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Page:Popular Science Monthly Volume 49.djvu/73

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chapters Work in the Factory, and The Material Condition of my Fellow-Workmen, the American student and operative will recognize abuses still existing in Germany which our more progressive establishments have eliminated. The contrast also in rates of wages and quality of living with wage-earners in America will excite sympathy, but will also weld the American more firmly to the belief that the condition of the wage-earner in this country is a happy and fortunate one by comparison; that its stability must not be jeopardized by countenancing socialistic agitation.[1]

In the chapters on Political Tendencies of my Fellow-Workmen and Social Democracy the student of industrial sociology will find much valuable information. In the chapters on Moral Conditions, and Education and Religion, ethical questions are plainly discussed. The final chapter, on Results and Demands, will interest all readers. It is shown that the labor question is not merely a wage question with the vast majority of the laboring class. It is only one factor in the movement—perhaps the most tangible, but not the most important or determinative one. "There is an ardent longing on the part of the whole class of factory labor for more respect and recognition, for greater actual and social equality in addition to the formal and political equality which is theirs already. . . . It is the irresistible impulse to a larger intellectual freedom, the craving for the benefits of knowledge and education, and for a fuller understanding of those high and lofty problems of the human soul which, despite the universal pursuit of wealth and externals, rise up before humanity today, new riddles in new forms. All this, rough, discordant, full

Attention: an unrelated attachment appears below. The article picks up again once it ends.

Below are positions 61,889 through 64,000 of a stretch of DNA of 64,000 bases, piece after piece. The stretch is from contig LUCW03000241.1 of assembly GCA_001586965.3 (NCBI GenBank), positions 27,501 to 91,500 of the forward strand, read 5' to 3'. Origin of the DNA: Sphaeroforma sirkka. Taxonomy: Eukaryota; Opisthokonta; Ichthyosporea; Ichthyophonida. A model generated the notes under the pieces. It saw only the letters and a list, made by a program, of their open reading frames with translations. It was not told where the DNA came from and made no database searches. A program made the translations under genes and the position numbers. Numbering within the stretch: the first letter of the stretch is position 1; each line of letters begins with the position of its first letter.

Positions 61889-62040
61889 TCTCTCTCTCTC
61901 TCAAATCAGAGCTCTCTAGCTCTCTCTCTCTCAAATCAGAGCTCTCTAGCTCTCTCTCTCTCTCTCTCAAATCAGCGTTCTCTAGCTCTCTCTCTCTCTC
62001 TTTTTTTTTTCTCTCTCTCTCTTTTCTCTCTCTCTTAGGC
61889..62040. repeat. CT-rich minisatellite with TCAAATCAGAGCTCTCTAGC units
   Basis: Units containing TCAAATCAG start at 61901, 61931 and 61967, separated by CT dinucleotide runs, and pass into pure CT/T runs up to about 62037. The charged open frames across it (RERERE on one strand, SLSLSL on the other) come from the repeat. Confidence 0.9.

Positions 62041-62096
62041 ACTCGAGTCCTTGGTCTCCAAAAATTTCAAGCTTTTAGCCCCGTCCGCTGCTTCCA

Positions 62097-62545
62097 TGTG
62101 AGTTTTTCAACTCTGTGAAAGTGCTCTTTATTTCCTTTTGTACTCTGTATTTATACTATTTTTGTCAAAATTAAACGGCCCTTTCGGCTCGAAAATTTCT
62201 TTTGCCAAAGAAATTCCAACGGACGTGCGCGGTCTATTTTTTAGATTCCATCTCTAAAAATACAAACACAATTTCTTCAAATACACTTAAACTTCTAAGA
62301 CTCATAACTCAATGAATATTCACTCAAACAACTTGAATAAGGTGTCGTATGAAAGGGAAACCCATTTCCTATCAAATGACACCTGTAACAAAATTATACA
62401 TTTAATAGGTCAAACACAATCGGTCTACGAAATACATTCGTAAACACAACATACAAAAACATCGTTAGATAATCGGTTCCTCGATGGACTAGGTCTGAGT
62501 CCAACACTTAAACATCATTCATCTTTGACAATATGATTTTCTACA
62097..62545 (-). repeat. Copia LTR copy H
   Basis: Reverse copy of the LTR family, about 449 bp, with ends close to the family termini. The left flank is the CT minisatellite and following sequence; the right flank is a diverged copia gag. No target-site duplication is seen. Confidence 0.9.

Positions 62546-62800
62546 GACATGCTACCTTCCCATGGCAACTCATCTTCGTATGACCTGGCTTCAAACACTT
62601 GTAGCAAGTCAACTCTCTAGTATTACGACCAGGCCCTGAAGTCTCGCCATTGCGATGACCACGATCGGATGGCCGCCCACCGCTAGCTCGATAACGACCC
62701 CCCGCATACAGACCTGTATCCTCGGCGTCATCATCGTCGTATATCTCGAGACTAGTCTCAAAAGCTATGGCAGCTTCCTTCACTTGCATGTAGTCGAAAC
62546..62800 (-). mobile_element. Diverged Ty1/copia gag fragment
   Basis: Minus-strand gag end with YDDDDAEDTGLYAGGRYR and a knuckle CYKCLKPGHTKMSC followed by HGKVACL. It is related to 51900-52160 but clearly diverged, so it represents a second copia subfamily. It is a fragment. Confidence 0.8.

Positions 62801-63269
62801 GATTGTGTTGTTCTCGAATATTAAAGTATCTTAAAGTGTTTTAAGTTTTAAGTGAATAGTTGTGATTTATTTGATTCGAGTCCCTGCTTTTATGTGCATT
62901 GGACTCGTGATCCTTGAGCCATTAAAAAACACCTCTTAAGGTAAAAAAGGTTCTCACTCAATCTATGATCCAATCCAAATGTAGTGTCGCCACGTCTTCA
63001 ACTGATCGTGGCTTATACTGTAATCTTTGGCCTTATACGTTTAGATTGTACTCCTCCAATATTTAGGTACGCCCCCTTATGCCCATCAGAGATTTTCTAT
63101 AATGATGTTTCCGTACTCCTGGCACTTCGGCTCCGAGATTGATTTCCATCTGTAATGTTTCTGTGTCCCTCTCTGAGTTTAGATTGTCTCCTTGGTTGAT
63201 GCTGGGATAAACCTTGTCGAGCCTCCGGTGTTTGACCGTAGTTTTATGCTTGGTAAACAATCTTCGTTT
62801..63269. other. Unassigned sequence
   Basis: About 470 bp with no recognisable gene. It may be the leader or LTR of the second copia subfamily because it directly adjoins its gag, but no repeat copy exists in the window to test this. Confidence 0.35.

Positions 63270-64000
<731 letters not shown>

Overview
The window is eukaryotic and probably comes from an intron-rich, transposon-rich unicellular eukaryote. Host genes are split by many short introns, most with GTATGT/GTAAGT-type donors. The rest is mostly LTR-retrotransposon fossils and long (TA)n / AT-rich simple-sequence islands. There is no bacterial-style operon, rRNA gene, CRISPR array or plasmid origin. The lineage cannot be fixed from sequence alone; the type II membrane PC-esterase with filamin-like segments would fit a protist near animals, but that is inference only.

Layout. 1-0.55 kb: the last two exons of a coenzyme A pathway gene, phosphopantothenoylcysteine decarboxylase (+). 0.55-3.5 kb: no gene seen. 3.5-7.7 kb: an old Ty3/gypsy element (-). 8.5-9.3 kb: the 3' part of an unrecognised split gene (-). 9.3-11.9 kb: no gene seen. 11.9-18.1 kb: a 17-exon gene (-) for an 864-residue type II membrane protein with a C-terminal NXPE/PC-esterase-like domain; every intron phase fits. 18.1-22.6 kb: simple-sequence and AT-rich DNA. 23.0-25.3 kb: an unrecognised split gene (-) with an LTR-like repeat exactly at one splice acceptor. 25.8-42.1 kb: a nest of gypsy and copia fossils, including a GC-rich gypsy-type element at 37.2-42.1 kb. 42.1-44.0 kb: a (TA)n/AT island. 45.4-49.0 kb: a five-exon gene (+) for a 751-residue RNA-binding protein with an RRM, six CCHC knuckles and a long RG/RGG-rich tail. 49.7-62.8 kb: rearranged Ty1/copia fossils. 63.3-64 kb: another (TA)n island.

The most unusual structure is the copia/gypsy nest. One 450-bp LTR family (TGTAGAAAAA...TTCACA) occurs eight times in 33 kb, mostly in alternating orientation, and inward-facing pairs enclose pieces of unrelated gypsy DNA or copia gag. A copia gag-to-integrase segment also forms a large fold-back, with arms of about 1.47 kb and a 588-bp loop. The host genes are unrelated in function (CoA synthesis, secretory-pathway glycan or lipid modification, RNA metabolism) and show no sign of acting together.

1. On entering the shops, Mr. Göhre received twenty pfennige (4 8 cents) per hour. Compulsory deductions were made for assessments for sick-benefits, insurance, fines for lateness or carelessness, etc. Men working at the vise earned fifteen to twenty-one marks ($3.60 to $5.04) per week; their foremen, $5.28 to $6.72; drillers working on time, $3.60 to $4.56. "Piece workers" made considerably more. A specially skilled workman "would receive as much as forty marks ($9.60) per week." It thus appears that the highest wage of the most skilled operative slightly exceeds the lowest wage for unskilled labor in this country. The home life of the men was shown to be on a plane far below that of the average wage-earner in America. Some suggestive and important information is to be gathered from a book just issued by the British Board of Trade, giving the statistics of wages paid for manual labor in Great Britain. From this it seems that the average earned by men is $6.03 a week; by women, $3.08; by boys, $2.24; and by girls, $1.56. These are the averages of the wages of 816,106 persons. In Scotland the rates are lower than in England by ten and in Ireland by some twenty per cent. The best-paid trade is that of builders, and then, in order, distillers, brewers, metal workers, engineers, sawmill workers, coach builders, and printers. Railroad men average five dollars a week. The chances of earning ten dollars a week are not common. Thirty-seven per cent of the printers, thirty-three per cent of the tinplate workers, thirteen per cent of the shipbuilders, eleven per cent of copper and brass workers, and ten per cent of coopers attain that amount. On the whole, the report indicates that wages in all British trades are on the increase, but at a very slow rate of progress.